Garmin Connect allows you to graphically display a map of your run, although it defaults to the rather archaic looking Bing maps as opposed to, in my opinion the more detailed looking Google Maps, although I think this is more cosmetic than relevant. Other default graphs include elevation profiles, pace, heart rate and lap splits. Other boxes quickly show you pretty much everything you could possible want to see on the one page. Another neat feature is the player function which allows you to place a video-like run through your run animation style which highlights key aspects of your run as it runs from start to finish. This is pretty cool to watch on some of the longer more gnarly runs where you know you were in the hurt locker for long periods on some of the climbs and you can watch the speed drop and the heart rate climb in relation to the incline. Here is an example of a recent run around Sydney Harbour

Synching the watch is pretty simple. Plugging the ANT Stick into your USB and when the watch is within range it automatically downloads your latest runs. To date I have had about 95% success rate with this approach. On the odd occasion I have had to force the watch to pair with the ANT Stick, but this is simple to do, either via the watch or via the computer. Why didn’t it pair immediately, not sure, maybe interference from the watch or a drop out on the server, but it is possible to set the watch up to store all workouts until the memory is full and then start to overwrite the oldest run it you are not keen in sharing your activities Β with the rest of the online world.

So what other features are worth highlighting, well, it recharges pretty quickly through a magnetic clip that plugs into a USB or the mains. The downside is that the best battery life to date I have got is just over 9 hours when on full power, i.e. GPS and HR monitor fully operational and the backlight activated to come on every kilometre for 5 seconds. Therefore it would not be useful for any ultras over 50-80kms. The new soft heart rate strap is very comfortable to wear especially when you have a backpack on and out on the trail for several hours. No chafing or pinching. It is fully compatible with other Garmin accessories especially those that are attached to bikes, e.g. speed/cadence sensor.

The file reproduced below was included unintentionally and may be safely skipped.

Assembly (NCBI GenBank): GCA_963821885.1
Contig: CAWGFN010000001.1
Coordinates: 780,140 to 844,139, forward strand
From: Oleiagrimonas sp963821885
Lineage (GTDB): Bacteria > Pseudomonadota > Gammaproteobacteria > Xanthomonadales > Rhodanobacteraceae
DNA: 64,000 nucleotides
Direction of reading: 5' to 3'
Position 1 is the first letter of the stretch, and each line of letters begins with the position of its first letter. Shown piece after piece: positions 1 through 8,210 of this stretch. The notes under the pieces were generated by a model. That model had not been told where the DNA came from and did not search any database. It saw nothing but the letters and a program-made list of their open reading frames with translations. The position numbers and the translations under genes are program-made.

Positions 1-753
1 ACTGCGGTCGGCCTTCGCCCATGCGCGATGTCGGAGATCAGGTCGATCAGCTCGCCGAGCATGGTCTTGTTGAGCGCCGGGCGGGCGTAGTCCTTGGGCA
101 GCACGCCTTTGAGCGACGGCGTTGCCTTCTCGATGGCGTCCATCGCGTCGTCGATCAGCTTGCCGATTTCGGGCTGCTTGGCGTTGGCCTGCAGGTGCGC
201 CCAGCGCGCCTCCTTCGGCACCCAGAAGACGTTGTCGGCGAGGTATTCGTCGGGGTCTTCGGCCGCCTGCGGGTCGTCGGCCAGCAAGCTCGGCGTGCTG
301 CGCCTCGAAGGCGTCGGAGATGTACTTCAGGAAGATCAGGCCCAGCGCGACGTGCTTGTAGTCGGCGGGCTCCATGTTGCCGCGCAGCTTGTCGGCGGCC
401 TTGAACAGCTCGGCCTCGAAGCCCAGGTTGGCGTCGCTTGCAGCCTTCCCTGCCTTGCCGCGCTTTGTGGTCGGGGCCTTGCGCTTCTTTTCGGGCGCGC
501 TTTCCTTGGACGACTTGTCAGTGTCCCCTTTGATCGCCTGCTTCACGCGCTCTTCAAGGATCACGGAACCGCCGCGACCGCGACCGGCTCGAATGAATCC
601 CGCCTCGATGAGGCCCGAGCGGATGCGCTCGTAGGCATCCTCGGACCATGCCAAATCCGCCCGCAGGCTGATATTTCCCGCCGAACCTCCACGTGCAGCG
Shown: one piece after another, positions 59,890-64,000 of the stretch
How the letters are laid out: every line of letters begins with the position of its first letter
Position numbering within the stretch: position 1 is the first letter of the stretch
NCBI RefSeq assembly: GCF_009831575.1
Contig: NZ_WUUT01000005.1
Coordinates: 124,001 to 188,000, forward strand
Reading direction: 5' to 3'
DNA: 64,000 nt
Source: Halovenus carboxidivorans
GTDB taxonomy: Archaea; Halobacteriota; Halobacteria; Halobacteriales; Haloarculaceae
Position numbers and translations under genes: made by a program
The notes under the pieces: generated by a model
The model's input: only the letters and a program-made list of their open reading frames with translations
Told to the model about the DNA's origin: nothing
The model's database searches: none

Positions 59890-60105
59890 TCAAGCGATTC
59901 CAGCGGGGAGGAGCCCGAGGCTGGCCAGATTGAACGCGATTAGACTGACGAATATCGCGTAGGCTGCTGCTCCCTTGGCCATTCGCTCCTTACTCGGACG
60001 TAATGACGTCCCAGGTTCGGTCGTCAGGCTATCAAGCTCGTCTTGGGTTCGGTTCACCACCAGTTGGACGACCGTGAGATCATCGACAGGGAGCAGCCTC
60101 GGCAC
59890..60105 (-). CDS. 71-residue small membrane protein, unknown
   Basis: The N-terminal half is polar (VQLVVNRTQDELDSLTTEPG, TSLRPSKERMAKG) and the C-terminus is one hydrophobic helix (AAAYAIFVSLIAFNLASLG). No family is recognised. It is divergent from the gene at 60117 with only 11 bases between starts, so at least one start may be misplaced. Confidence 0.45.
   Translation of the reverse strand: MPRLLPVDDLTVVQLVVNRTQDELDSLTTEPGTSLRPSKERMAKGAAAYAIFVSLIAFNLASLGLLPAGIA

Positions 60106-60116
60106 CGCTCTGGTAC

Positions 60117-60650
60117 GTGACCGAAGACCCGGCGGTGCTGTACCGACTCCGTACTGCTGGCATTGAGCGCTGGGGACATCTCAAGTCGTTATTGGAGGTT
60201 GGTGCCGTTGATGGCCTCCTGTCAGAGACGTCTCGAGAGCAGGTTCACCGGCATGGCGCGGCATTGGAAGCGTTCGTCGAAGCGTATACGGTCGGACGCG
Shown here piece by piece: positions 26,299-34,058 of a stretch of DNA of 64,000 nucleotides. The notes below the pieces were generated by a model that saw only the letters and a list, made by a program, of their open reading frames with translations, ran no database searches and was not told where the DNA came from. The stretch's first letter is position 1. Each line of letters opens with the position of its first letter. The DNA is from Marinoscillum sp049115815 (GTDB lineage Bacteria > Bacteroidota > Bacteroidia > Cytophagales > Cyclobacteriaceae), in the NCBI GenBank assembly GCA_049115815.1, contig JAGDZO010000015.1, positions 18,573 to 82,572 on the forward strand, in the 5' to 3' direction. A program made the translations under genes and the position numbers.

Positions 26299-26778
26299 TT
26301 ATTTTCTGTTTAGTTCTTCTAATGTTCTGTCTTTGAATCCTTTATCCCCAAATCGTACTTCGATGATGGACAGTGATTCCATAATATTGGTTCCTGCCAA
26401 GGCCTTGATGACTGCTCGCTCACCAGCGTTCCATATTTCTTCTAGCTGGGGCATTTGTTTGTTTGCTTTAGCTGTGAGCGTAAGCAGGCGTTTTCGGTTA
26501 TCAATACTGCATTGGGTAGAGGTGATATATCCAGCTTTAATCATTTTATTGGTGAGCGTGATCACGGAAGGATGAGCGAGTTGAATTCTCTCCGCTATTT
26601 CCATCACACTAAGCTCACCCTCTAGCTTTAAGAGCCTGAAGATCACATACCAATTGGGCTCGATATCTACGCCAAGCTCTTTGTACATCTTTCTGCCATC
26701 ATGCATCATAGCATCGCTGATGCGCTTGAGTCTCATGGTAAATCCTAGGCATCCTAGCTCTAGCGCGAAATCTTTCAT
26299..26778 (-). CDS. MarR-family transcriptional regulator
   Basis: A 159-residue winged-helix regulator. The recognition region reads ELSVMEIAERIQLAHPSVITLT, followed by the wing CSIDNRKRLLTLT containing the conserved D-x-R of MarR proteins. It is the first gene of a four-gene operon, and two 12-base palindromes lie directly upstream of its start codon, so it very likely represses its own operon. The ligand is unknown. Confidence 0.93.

Summary and Overall Verdict

If you are considering the Garmin FR405 or FR410 then don’t bother and go straight to the FR610 as this is all the watch you will need. Does it get our highest honour of ascending Everest ? Not quite, we are called Ultra168 for a reason, we run ultra distances and so we need to be able to keep going for more than 8hrs both in training and racing so it is only let down by its battery life. Therefore it gets a 4.5/5. If you can turn a blind eye to this key issue then it is pretty much the “Cats Pyjamas”.
We would be keen to hear feedback on any other FR610 owners or what competitor watches you are considering.
Our next gadget review will be the new Suunto Quest which offers some new and interesting feature, so check back soon for more updates.
Review brought to you by Marcus Warner
Marcus

7 thoughts on “Gear Review – Garmin FR610 GPS

  1. Battery life is a deal breaker. Looks good but the 310xt will still rule for ultras with up to 18 hours real life.
    Nice work, keep ’em coming.

    1. I agree Andy, its awesome for training runs but no good for the longer stuff. Although to be honest on races like GNW100 knowing how much further I have to go is not going to be helped by a watching telling me of the unrelenting hell in front of me πŸ˜‰

      I will be interested to get my hands on the new Suunto Quest due out later this year and we hope to get an advanced version to review soon.

  2. thinking a number of people will want to know more about software and whether there is yet any interface for live internet tracking direct from the Garmin, a la Spot Tracker etc. BUT personally not so fazed on that point. Could have done with more frontal nudity and less saliva but great review.
    Glad the battery life sucks otherwise I’d have to think about buying one.

    1. Agree Rog, my experience of the various software options is quite limited as this is not really my thing and as I said before, new to this whole watch thingy so would appreciate comments from those far more wise than I especially versions available on the Apple Macintosh Computers Inc πŸ˜‰